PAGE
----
10 Easy-to-Grow Alternative Greens to Diversify Your Salad

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For the better part of the year, we live on salads. They are so easy to grow, good for us, and simple to prepare that they have been staples of our homestead diet for ages.

I have to admit… a while ago, I ran out of good ideas for making our endless array of salads unique.

So, I decided to up my salad spinning and start growing some alternative greens to add to the mix. Not only did this improve the flavor and nutrition of my salad repertoire, but it also extended my tasty green growing season.

Where I live, we get scorching, humid summers. In spring, we also get lots of ups and downs – it feels like winter one day and summer the next – which tends to send some of my traditional lettuces bolting towards bitter.

In case you too have grown bored of basic mescalin and big head lettuces, or want ways to add more greens to your regular diet year round, then consider these tasty, nutritious alternatives in your garden!

1. Borage

Big, beautiful, bring on the bees borage – that lovely flowering plant every gardener usually grows anyhow — is also a delectable edible.

As the companion plant that every vegetable garden deserves, it grows best in well-prepared garden soil. I usually plant a few borage plants about every 15 feet to attract pollinators and use later as a green matter for my compost pile.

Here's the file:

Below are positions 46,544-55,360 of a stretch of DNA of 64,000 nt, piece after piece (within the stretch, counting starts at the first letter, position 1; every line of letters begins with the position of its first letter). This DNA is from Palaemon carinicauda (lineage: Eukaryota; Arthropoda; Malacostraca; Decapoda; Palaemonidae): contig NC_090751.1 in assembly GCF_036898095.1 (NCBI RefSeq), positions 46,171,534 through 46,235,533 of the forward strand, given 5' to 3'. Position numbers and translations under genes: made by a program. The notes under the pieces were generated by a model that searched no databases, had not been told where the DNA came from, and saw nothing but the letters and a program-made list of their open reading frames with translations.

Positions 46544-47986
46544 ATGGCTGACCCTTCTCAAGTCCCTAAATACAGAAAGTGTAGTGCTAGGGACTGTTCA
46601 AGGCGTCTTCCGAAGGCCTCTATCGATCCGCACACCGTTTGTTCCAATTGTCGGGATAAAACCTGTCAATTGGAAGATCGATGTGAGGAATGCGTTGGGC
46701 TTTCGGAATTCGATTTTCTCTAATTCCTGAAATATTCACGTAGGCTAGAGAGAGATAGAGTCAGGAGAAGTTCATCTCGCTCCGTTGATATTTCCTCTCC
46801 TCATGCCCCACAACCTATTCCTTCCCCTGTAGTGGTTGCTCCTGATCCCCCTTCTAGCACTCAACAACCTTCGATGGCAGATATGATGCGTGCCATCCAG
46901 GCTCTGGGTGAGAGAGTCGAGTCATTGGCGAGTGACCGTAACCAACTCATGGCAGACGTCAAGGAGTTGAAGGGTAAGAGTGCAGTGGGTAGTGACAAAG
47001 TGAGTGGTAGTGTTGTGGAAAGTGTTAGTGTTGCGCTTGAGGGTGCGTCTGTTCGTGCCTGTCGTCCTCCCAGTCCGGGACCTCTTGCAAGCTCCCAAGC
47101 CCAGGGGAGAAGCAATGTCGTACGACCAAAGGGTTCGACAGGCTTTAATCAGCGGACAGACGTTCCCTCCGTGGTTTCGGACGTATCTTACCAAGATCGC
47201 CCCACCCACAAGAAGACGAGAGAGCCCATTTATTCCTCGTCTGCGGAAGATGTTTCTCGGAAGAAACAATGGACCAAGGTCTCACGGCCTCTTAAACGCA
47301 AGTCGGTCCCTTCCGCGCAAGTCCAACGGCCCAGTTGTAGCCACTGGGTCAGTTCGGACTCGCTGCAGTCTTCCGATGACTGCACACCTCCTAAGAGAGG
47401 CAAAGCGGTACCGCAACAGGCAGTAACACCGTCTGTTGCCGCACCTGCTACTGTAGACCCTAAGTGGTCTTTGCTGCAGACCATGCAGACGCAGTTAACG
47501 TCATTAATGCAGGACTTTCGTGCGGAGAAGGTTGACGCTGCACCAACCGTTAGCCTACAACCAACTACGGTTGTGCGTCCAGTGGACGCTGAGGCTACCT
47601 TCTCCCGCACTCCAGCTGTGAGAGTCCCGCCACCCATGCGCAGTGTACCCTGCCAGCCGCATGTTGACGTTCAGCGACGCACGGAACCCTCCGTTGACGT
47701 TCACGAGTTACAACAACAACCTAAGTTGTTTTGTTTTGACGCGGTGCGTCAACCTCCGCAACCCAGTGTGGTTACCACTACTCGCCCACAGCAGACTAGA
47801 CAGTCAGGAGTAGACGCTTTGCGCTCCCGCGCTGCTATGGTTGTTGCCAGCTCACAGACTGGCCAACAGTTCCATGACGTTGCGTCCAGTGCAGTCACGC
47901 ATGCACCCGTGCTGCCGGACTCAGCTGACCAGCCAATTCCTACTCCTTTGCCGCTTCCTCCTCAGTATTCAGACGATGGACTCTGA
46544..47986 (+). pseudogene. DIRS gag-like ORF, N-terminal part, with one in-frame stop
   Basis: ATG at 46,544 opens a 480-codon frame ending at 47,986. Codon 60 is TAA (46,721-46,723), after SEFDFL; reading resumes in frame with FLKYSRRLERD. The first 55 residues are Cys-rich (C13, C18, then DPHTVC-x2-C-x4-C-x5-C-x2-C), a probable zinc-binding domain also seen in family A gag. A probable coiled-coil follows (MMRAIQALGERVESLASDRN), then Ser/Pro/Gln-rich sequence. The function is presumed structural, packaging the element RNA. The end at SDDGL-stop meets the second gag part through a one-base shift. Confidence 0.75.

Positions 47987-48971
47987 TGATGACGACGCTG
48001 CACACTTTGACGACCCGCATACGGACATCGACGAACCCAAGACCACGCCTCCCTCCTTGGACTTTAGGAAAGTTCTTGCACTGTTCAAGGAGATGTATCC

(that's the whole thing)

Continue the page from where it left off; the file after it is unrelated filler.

As an edible, I start a few extra seeds when I plant borage. As the plants emerge, I harvest the young leaves from the additional plants for several weeks. Then, mince or ribbon those leaves and mix them into salads.

Borage can get prickly. If you don’t enjoy that texture, wilt them as you would spinach and serve them as a cooked green.

When my main borage plants grow bigger, I cut my extra plants off at the ground, and chop them up to use in soups.

2. Stinging Nettle

You may want to be careful where you plant this one. Stinging nettle is aptly named. Grab the fresh greens with your bare hands, and you might regret it. Harvest this edible while wearing gloves.

Luckily, once you cook or dry nettle, the formic acid that causes the stinging sensation is disabled.

I like to cut bunches of nettle, tie them with string, and hang them to dry on a laundry line on my porch. Once dry, crush the leaves and use these like you would dried nori flakes or oregano.

Dried nettle tastes great. So I also like to add a tablespoon or two of the dried flakes to my favorite salad dressing recipes.

It feels like a breath of fresh air for my body. Perhaps this is why stinging nettles have long been used as a folk remedy to treat asthma and allergies.

3. Land Cress

I had heard of watercress before I moved to the South. That incredible edible had long been a feature on the menus of some of my favorite fine dining restaurants.

Now, as a North Carolina resident, “creasy greens” have become a staple of my gardening vocabulary and my early spring salads.

Creasy greens are a land cress related to watercress. They grow naturally in many parts of the world in early spring. The greens are terrific both raw in salads and cooked up with a bit of bacon grease and vinegar.

Though they are mostly wild-foraged in my area, you can also grow these in your early spring or late fall garden on purpose. Use the Latin name, Barbarea verna, to search for seeds for home garden cultivation.

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